August 25, 2014

North Cascade Glacier Climate Project 2014

I recently spent two and a half weeks working as a glacier field assistant for the North Cascade Glacier Climate Project. Over the course of the field season, we backpacked around various glaciers in remote areas of the North Cascades. Overall, we logged over 100 miles and 30,000+ feet of elevation gain. It was an amazing opportunity and I learned a lot about field methods, snow, and glaciers.


A short documentary was created of the 2014 field season and can be seen below:

Glaciers Included in the Project

  • Easton Glacier (Mt. Baker)
  • Coleman Glacier (Mt. Baker)
  • Heliotrope Glacier (Mt. Baker)
  • Rainbow Glacier (Mt. Baker)
  • Sholes Glacier (Mt. Baker)
  • Lower Curtis Glacier (Mt. Shuksan)
  • Columbia Glacier (Near Monte Cristo Peak)
  • Lynch Glacier (Mt. Daniel)
  • Daniel Glacier (Mt. Daniel)
  • Ice Worm Glacier (Mt. Daniel)

Field Methods

While working as a glacier field assistant, I received hands-on training in a variety of different field techniques used to measure glaciers. The first skill I learned was how to use a probe to measure the snow depth on top of the glacier ice. Using this skill, I took snowpack measurements across each of the glaciers. This data was then recorded on a satellite image and will be used to determine the mass balance of the glaciers.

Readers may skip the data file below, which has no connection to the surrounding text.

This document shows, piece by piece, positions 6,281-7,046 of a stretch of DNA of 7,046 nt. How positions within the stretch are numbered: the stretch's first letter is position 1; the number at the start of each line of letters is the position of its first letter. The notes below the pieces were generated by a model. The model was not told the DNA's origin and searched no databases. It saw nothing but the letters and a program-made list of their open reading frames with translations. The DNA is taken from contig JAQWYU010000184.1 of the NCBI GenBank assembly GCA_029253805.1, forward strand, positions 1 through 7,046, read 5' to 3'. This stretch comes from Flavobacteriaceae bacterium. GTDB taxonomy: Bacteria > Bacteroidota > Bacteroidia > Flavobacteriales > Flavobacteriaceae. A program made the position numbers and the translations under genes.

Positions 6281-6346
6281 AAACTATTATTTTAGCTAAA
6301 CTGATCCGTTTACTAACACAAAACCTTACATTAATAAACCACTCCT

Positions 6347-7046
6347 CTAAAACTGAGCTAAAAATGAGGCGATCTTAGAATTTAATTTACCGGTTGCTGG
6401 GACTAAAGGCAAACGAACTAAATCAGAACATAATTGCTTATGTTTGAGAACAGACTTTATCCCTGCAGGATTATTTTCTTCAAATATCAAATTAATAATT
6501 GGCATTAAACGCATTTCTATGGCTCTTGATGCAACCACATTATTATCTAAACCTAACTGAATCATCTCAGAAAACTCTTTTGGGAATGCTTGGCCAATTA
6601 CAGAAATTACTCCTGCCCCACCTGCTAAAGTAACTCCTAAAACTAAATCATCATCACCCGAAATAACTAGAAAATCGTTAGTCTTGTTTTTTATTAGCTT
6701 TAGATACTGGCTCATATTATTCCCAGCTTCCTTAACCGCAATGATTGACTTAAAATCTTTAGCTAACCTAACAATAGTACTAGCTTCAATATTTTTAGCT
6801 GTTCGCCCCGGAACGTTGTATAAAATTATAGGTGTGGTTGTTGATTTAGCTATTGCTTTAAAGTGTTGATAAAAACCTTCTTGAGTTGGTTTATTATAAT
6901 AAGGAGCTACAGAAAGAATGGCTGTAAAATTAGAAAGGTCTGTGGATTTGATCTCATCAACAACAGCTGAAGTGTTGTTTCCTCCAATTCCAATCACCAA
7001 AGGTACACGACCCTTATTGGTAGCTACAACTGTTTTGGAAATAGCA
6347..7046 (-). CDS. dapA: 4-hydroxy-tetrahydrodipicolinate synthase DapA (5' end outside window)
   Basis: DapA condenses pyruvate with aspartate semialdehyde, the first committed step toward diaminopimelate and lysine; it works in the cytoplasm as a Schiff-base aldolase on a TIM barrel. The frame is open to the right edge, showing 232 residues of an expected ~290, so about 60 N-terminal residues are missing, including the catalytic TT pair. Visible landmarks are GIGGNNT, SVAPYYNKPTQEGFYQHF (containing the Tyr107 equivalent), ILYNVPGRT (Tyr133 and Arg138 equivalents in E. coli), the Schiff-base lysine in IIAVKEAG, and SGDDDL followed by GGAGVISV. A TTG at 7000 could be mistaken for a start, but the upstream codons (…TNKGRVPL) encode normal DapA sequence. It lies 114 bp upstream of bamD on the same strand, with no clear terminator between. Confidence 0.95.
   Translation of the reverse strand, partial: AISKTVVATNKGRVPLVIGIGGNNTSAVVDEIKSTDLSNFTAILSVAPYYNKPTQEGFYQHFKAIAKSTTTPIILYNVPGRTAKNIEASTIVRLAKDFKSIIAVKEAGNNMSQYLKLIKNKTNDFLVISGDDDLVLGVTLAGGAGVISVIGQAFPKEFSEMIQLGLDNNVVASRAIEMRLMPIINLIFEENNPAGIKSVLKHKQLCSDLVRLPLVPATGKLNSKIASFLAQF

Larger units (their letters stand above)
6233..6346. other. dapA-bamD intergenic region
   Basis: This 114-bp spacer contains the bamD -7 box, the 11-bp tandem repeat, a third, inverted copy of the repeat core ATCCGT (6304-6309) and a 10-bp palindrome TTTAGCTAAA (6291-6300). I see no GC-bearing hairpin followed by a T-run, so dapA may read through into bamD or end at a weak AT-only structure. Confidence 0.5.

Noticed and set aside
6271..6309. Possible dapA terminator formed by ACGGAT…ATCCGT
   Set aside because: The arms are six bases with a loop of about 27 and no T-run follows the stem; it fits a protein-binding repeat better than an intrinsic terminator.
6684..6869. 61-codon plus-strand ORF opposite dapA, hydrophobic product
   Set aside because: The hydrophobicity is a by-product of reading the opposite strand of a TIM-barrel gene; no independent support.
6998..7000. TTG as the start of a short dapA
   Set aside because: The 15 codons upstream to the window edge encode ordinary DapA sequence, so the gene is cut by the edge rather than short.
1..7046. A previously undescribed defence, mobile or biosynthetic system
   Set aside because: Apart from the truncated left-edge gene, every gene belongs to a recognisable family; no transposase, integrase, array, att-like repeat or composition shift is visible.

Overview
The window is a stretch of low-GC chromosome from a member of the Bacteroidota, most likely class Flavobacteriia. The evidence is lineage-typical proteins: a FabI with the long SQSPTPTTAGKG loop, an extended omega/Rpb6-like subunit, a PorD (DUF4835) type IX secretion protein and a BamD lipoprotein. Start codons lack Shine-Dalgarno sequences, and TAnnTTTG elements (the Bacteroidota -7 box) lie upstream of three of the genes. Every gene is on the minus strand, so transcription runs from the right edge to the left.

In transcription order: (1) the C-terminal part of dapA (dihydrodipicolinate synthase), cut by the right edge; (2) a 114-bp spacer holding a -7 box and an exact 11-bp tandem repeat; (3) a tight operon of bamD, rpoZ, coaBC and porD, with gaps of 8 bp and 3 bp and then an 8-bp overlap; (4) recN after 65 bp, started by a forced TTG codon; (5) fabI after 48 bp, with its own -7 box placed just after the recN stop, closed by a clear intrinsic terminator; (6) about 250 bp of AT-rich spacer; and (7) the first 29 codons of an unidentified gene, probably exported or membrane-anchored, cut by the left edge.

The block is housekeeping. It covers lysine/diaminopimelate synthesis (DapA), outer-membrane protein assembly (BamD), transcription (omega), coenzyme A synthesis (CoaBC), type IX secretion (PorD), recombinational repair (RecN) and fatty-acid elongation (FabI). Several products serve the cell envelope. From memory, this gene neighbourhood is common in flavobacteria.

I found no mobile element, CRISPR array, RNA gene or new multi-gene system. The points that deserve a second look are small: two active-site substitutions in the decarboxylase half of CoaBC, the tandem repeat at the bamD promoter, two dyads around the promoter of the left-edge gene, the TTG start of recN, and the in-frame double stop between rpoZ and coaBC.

Another skill that I learned was how to record slope and distance measurements, which are then used to create a profile of the glaciers. Using a laser rangefinder, I measured the slope and distance measurements across glaciers and then recorded this information into a field notebook. A handheld GPS unit was also used to record the exact coordinates of each location. This data will be used to create a cross profile of the glaciers to determine how the slopes are changing over time due to ablation and other changes related to climate change.

One of the most interesting skills I learned during this project was how to take stream measurements. Using a wading rod that was marked in tenths of a foot, I was instructed on how to measure the depth and width of various streams. A fluorescent tracer was also used to measure the flow of each stream. These measurements were conducted multiple times over the course of a day to find the average discharge of various glacial streams in the North Cascades.

In addition to learning new field techniques, I also learned how important it is to think analytically when working in the field of science. I also gained experience working with a small team in remote areas. Working in remote areas requires a lot of endurance, especially when carrying large amounts of supplies.





















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